The project was inspired by Neubronner's initiative and the data obtained meant for the general public. It is an appropriate way of bridging scientific study agendas and citizen concern on the rising dangers and risks on health.
Homes for Pigeons
Dovecotes come in many shapes and sizes as a result of changes in architecture (Vriends, 7). The differences also emerge in the building material used since the earliest dovecotes in the 16th century. They were very attractive but never appreciated by the public. It was not until the 18th century that the decorative potential of dovecotes was exploited. By the end of the 19th century, the dovecotes constituted the landscape of gardens. Gertrude Jekyll states in her book Garden Ornament, that though the demand and preference for pigeon meat dwindled in the 20th century, and fewer dovecotes were built, beautiful dovecotes can still be found in the country-sides of most countries.
Since the Ancient Roman Empire, where columbaria were built underground, the evolution of designs in building Columbaria has been slow but steady. In new Kai Tak cruise terminal in Japan, local architecture firm designed a floating columbarium. Built on ship due to a shortage of burial space, the columbarium is a magnificent piece of architecture and an example to how far columbaria have evolved. The myths and beliefs that involve pigeons as sacred birds lead to the common phenomenon of constructing columbaria attached to Churches and cemeteries.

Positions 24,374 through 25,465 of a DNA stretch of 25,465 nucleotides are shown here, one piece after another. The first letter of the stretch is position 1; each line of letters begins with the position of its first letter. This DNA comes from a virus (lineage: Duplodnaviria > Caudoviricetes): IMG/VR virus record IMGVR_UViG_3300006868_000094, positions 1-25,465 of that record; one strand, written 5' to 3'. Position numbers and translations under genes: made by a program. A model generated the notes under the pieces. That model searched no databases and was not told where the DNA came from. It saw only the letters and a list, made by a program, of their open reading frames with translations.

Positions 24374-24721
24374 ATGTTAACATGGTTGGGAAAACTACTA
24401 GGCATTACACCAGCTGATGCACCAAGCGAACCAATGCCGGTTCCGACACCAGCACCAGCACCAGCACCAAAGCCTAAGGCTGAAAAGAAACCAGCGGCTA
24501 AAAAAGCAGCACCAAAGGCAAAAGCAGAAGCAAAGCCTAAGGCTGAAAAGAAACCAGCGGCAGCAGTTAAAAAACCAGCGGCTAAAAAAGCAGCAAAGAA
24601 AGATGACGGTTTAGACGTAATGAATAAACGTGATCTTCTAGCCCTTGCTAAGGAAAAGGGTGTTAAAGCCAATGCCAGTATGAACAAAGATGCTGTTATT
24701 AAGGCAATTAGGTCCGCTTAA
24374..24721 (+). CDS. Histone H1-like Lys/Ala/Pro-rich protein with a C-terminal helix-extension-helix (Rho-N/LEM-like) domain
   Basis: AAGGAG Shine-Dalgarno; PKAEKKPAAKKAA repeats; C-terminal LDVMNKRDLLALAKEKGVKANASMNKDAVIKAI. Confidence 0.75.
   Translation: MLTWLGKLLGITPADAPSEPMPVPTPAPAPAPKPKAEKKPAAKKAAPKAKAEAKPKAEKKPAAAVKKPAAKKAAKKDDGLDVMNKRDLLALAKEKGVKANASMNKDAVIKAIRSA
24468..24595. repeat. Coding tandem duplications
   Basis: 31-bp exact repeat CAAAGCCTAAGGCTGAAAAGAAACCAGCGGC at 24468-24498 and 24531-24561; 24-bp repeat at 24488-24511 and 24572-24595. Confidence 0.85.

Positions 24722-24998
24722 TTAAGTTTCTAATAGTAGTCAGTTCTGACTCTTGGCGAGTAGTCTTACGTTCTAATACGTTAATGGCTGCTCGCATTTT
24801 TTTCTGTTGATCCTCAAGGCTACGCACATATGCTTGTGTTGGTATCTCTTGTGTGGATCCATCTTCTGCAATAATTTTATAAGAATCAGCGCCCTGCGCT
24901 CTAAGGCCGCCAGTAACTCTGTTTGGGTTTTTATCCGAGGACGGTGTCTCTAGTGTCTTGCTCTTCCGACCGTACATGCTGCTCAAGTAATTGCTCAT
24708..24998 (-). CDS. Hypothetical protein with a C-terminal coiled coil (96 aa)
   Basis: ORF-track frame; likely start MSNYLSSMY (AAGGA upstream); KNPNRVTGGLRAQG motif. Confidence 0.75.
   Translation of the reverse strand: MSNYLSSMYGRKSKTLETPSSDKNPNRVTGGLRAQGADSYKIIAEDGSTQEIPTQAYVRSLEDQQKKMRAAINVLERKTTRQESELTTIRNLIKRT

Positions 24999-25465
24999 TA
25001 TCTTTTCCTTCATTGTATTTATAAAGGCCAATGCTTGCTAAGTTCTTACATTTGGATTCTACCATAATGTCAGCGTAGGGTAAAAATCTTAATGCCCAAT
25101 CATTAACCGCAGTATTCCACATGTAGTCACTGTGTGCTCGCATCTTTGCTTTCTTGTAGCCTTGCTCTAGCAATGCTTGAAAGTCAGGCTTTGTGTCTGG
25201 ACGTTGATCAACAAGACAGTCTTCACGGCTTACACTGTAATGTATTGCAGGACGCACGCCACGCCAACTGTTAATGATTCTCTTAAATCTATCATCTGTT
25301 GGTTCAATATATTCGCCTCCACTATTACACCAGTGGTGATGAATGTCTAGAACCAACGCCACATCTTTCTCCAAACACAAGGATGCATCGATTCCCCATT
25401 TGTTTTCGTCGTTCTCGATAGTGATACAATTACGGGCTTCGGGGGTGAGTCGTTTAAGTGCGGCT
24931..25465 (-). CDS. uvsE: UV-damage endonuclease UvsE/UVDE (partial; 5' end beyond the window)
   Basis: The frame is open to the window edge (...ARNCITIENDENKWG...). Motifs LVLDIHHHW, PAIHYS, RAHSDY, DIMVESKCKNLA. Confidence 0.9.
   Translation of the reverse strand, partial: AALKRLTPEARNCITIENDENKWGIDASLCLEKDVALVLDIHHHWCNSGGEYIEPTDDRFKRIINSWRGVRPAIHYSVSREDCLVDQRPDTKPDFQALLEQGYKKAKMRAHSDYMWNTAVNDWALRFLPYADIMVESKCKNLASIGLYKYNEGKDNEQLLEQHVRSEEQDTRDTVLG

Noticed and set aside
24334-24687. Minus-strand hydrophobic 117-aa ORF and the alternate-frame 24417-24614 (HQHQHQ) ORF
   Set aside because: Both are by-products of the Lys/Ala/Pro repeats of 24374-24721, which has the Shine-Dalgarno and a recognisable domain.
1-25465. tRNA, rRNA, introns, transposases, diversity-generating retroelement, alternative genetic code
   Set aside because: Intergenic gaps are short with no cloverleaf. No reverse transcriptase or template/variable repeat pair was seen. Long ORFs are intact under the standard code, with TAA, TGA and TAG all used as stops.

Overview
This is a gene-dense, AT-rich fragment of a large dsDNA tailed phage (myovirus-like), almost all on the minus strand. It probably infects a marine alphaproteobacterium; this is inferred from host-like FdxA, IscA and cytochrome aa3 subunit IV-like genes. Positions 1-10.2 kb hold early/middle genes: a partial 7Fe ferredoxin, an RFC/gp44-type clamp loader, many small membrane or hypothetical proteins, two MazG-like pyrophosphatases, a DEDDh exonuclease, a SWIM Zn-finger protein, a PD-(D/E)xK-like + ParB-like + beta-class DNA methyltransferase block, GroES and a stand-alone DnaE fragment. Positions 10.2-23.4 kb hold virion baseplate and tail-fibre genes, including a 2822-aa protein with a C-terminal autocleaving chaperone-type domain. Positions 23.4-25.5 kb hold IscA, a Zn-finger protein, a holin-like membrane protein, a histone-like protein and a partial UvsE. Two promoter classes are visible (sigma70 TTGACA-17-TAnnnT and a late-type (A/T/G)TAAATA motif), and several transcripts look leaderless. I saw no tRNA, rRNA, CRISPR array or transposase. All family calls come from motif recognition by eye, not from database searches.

Their designs range from those similar to Buddhist sacred temples to flowery classical new-age designs.
Alexander, Simon. The Daily Book of Photography: [365 Readings That Teach, Inspire & Entertain]. Irvine, Calif: Walter Foster, 2010. Internet resource.
Blechman, Andrew D. Pigeons: The Fascinating Saga of the World's Most Revered and Reviled Bird. St Lucia, Qld: University of Queensland Press, 2007. Print. http://books.google.co.ke/books?id=TVNuj8pmUKMC&printsec=frontcover&dq=homing+pigeons&hl=en&sa=X&ei=UcSJU7iJMK-u7Aah2oAQ&redir_esc=y#v=onepage&q=homing%20pigeons&f=false
Boswell, Peter. Bees, Pigeons, Rabbits, and the Canary Bird, Familiarly Described: Their Habits, Propensities, and Dispositions Explained; Mode of Treatment in Health and Disease Plainly Laid Down; and the Whole Adapted As a Text-Book for the Young Student. New York: Wiley and Putnam, 1842. Print.
Johns, Glover S. The Clay Pigeons of St. Lô. Mechanicsburg, PA: Stackpole Books, 2002. Print.
Green-Armytage, Stephen. Extraordinary Pigeons. New York: Harry N. Abrams, 2003. Print.
Jerolmack, Colin. The Global Pigeon. Chicago: The University of Chicago Press, 2013. Internet resource.
Johnston, Richard F, and Marián Janiga. Feral Pigeons. New York: Oxford University Press, 1995. Print.
Vriends, Matthew M. Pigeons: Everything About Purchase, Care, Management, Diet, Diseases, and Behavior of Pigeons : with a Special Chapter, Understanding Pigeons. New York: Barron's, 1988. Print.